p-Coumaric acid

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p-Coumaric acid
Skeletal formula of p-coumaric acid
Ball-and-stick model of p-coumaric acid
Names
Preferred IUPAC name
(2E)-3-(4-Hydroxyphenyl)prop-2-enoic acid
Other names
(E)-3-(4-Hydroxyphenyl)-2-propenoic acid
(E)-3-(4-Hydroxyphenyl)acrylic acid
para-Coumaric acid
4-Hydroxycinnamic acid
β-(4-Hydroxyphenyl)acrylic acid
Identifiers
3D model (JSmol)
2207383
ChEBI
ChEMBL
ChemSpider
DrugBank
ECHA InfoCard 100.116.210 Edit this at Wikidata
EC Number
  • 231-000-0
2245630
KEGG
UNII
Properties
C9H8O3
Molar mass 164.160 g·mol−1
Melting point 210 to 213 °C (410 to 415 °F; 483 to 486 K)
Hazards
GHS pictograms GHS05: CorrosiveGHS06: ToxicGHS07: Harmful
GHS Signal word Danger
H301, H302, H311, H314, H315, H317, H319, H335
P260, P261, P264, P270, P271, P272, P280, P301+310, P301+312, P301+330+331, P302+352, P303+361+353, P304+340, P305+351+338, P310, P312, P321, P322, P330, P332+313, P333+313, P337+313, P361, P362, P363
Except where otherwise noted, data are given for materials in their standard state (at 25 °C [77 °F], 100 kPa).
Infobox references

p-Coumaric acid is a hydroxycinnamic acid, an organic compound that is a hydroxy derivative of cinnamic acid. There are three isomers of coumaric acido-coumaric acid, m-coumaric acid, and p-coumaric acid—that differ by the position of the hydroxy substitution of the phenyl group. p-Coumaric acid is the most abundant isomer of the three in nature. p-Coumaric acid exists in two forms trans-p-coumaric acid and cis-p-coumaric acid.

It is a crystalline solid that is slightly soluble in water, but very soluble in ethanol and diethyl ether.

Natural occurrences[edit]

p-Coumaric acid can be found in Gnetum cleistostachyum.[1]

In food[edit]

p-Coumaric acid can be found in a wide variety of edible plants and fungi such as peanuts, navy beans, tomatoes, carrots, basil and garlic.[citation needed] It is found in wine and vinegar.[2] It is also found in barley grain.[3]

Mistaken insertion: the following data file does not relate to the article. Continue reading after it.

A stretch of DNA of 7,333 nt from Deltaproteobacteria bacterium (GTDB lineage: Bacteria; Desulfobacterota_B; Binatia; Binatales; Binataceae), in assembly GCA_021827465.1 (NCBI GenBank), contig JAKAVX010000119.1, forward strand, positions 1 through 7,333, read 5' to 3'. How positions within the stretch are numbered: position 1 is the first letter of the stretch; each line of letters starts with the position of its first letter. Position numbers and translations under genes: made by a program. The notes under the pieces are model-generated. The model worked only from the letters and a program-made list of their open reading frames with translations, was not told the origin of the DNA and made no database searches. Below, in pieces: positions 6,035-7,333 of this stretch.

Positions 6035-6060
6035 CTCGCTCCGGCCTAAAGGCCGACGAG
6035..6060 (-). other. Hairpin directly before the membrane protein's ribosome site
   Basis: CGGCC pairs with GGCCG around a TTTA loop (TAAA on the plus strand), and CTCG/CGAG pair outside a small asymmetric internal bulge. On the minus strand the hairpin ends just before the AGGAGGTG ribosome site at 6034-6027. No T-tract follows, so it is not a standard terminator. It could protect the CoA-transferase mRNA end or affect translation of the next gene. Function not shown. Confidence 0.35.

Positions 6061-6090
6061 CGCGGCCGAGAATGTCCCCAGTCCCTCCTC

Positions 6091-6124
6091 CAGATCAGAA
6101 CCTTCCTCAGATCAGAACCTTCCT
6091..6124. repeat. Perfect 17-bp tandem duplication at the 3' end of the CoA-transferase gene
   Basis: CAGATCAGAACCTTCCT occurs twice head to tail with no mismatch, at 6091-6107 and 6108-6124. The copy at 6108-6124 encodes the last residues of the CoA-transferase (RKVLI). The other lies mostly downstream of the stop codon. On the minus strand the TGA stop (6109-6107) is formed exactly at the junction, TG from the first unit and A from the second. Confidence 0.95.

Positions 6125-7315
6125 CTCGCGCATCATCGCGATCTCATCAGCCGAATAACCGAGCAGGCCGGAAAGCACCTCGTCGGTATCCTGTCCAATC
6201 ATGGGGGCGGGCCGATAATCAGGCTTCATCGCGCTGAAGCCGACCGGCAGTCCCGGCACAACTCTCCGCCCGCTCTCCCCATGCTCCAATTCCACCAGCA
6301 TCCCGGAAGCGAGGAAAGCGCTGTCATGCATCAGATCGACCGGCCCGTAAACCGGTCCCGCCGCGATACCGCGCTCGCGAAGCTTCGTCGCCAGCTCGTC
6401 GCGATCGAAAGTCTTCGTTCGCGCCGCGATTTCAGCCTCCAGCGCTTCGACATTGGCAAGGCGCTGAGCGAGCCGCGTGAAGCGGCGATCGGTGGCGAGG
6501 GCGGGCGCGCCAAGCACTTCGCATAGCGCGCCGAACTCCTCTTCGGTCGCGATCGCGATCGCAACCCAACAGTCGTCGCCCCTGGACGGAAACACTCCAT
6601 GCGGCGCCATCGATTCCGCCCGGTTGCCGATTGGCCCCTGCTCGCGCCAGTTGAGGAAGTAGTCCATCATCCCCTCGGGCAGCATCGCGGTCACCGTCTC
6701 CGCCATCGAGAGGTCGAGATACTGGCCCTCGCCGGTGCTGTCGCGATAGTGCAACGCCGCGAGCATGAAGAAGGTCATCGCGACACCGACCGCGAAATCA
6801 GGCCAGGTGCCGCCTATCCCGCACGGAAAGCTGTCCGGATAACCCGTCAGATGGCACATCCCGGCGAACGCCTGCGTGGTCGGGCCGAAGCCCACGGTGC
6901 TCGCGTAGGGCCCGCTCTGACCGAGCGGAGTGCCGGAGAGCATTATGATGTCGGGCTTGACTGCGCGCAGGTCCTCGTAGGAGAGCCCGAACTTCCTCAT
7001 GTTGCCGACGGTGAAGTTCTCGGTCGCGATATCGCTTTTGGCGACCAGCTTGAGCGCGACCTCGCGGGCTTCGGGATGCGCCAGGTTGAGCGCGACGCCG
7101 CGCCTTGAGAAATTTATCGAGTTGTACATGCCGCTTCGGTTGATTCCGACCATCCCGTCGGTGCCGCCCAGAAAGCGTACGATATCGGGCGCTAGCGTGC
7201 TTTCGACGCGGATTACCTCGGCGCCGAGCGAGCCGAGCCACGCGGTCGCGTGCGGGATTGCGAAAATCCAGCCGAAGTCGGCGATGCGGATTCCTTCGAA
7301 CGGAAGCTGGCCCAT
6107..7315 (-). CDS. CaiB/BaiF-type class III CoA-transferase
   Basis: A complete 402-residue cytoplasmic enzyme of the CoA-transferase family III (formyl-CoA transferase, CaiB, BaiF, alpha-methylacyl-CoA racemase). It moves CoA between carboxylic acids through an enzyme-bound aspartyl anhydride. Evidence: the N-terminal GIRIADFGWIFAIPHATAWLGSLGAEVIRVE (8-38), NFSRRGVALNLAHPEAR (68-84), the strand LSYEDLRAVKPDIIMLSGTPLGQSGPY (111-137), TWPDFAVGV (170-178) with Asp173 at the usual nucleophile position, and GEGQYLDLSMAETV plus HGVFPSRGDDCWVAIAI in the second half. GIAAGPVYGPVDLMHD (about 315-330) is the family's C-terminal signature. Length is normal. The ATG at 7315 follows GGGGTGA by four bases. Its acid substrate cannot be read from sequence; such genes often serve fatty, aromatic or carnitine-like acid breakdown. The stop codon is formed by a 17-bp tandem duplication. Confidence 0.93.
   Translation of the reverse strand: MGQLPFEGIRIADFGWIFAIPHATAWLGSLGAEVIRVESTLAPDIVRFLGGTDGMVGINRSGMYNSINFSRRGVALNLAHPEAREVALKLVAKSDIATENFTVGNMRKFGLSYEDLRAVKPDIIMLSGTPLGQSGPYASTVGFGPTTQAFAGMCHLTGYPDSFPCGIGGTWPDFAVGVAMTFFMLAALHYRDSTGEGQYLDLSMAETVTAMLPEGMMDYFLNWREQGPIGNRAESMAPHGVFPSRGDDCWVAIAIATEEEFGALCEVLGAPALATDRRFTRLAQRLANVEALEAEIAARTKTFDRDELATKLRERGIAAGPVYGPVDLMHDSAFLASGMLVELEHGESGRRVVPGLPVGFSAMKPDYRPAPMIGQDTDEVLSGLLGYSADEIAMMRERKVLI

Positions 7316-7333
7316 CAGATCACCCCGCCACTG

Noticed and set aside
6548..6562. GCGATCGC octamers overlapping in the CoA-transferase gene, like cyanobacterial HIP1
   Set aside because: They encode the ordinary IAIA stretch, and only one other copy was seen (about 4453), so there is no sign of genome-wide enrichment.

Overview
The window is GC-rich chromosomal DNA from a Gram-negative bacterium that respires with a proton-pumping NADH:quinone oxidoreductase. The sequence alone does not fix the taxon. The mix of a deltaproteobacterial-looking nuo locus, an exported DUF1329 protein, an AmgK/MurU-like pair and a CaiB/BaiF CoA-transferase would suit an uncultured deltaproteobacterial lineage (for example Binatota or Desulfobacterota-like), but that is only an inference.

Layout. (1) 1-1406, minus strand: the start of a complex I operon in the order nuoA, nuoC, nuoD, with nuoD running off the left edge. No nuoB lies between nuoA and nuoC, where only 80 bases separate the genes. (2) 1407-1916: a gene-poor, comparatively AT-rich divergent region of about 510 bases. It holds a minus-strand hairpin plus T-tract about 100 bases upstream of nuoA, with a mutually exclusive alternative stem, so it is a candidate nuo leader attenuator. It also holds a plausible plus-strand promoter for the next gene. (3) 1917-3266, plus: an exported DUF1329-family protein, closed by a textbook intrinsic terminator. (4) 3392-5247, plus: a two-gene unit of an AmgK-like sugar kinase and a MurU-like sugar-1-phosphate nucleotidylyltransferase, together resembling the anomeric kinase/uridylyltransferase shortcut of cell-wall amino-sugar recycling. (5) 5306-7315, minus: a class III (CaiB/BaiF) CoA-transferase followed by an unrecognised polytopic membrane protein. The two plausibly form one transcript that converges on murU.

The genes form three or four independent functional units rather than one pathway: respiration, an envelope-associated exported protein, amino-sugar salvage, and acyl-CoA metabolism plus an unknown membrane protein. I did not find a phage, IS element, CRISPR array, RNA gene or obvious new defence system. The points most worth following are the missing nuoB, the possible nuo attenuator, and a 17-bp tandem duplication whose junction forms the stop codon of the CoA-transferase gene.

p-Coumaric acid from pollen is a constituent of honey.[4]

Derivatives[edit]

p-Coumaric acid glucoside can also be found in commercial breads containing flaxseed.[5]

Diesters of p-coumaric acid can be found in carnauba wax.

Metabolism[edit]

Biosynthesis[edit]

It is biosynthesized from cinnamic acid by the action of the P450-dependent enzyme 4-cinnamic acid hydroxylase (C4H).

cinnamic acid   para-coumaric acid

It is also produced from L-tyrosine by the action of tyrosine ammonia lyase (TAL).

L-Tyrosine   para-coumaric acid + NH3 + H+

Biosynthetic building block[edit]

p-Coumaric acid is the precursor of 4-ethylphenol produced by the yeast Brettanomyces in wine. The enzyme cinnamate decarboxylase catalyzes the conversion oof p-coumaric acid into 4-vinylphenol.[6] Vinyl phenol reductase then catalyzes the reduction of 4-vinylphenol to 4-ethylphenol. Coumaric acid is sometimes added to microbiological media, enabling the positive identification of Brettanomyces by smell.

The conversion of p-coumaric acid to 4-ethyphenol by Brettanomyces

cis-p-Coumarate glucosyltransferase is an enzyme that uses uridine diphosphate glucose and cis-p-coumarate to produce 4′-O-β-D-glucosyl-cis-p-coumarate and uridine diphosphate (UDP). This enzyme belongs to the family of glycosyltransferases, specifically the hexosyltransferases.[7]